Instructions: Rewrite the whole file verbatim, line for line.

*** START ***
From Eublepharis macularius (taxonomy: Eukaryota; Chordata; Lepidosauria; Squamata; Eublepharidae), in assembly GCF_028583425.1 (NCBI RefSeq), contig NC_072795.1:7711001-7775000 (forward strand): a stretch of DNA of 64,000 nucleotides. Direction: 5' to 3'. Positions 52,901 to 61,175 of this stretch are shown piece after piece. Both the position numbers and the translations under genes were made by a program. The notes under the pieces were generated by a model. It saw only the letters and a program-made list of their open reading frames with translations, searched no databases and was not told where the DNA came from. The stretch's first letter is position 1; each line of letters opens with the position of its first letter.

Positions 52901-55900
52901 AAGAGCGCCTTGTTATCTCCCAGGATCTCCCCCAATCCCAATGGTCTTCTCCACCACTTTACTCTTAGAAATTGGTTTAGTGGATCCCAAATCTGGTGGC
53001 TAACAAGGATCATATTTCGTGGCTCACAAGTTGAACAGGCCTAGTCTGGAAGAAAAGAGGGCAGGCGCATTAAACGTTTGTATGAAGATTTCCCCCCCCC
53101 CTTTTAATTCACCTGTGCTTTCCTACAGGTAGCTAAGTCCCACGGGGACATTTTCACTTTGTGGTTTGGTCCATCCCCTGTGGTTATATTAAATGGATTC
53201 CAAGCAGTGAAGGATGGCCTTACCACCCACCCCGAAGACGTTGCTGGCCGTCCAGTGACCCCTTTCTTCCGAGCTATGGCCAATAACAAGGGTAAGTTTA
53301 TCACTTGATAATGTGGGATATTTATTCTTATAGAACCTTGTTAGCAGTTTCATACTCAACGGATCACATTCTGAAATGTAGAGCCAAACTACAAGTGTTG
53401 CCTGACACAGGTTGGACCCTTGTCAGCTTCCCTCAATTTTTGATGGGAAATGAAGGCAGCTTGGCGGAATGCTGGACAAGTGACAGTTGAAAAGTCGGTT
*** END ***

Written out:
From Eublepharis macularius (taxonomy: Eukaryota; Chordata; Lepidosauria; Squamata; Eublepharidae), in assembly GCF_028583425.1 (NCBI RefSeq), contig NC_072795.1:7711001-7775000 (forward strand): a stretch of DNA of 64,000 nucleotides. Direction: 5' to 3'. Positions 52,901 to 61,175 of this stretch are shown piece after piece. Both the position numbers and the translations under genes were made by a program. The notes under the pieces were generated by a model. It saw only the letters and a program-made list of their open reading frames with translations, searched no databases and was not told where the DNA came from. The stretch's first letter is position 1; each line of letters opens with the position of its first letter.

Positions 52901-55900
52901 AAGAGCGCCTTGTTATCTCCCAGGATCTCCCCCAATCCCAATGGTCTTCTCCACCACTTTACTCTTAGAAATTGGTTTAGTGGATCCCAAATCTGGTGGC
53001 TAACAAGGATCATATTTCGTGGCTCACAAGTTGAACAGGCCTAGTCTGGAAGAAAAGAGGGCAGGCGCATTAAACGTTTGTATGAAGATTTCCCCCCCCC
53101 CTTTTAATTCACCTGTGCTTTCCTACAGGTAGCTAAGTCCCACGGGGACATTTTCACTTTGTGGTTTGGTCCATCCCCTGTGGTTATATTAAATGGATTC
53201 CAAGCAGTGAAGGATGGCCTTACCACCCACCCCGAAGACGTTGCTGGCCGTCCAGTGACCCCTTTCTTCCGAGCTATGGCCAATAACAAGGGTAAGTTTA
53301 TCACTTGATAATGTGGGATATTTATTCTTATAGAACCTTGTTAGCAGTTTCATACTCAACGGATCACATTCTGAAATGTAGAGCCAAACTACAAGTGTTG
53401 CCTGACACAGGTTGGACCCTTGTCAGCTTCCCTCAATTTTTGATGGGAAATGAAGGCAGCTTGGCGGAATGCTGGACAAGTGACAGTTGAAAAGTCGGTT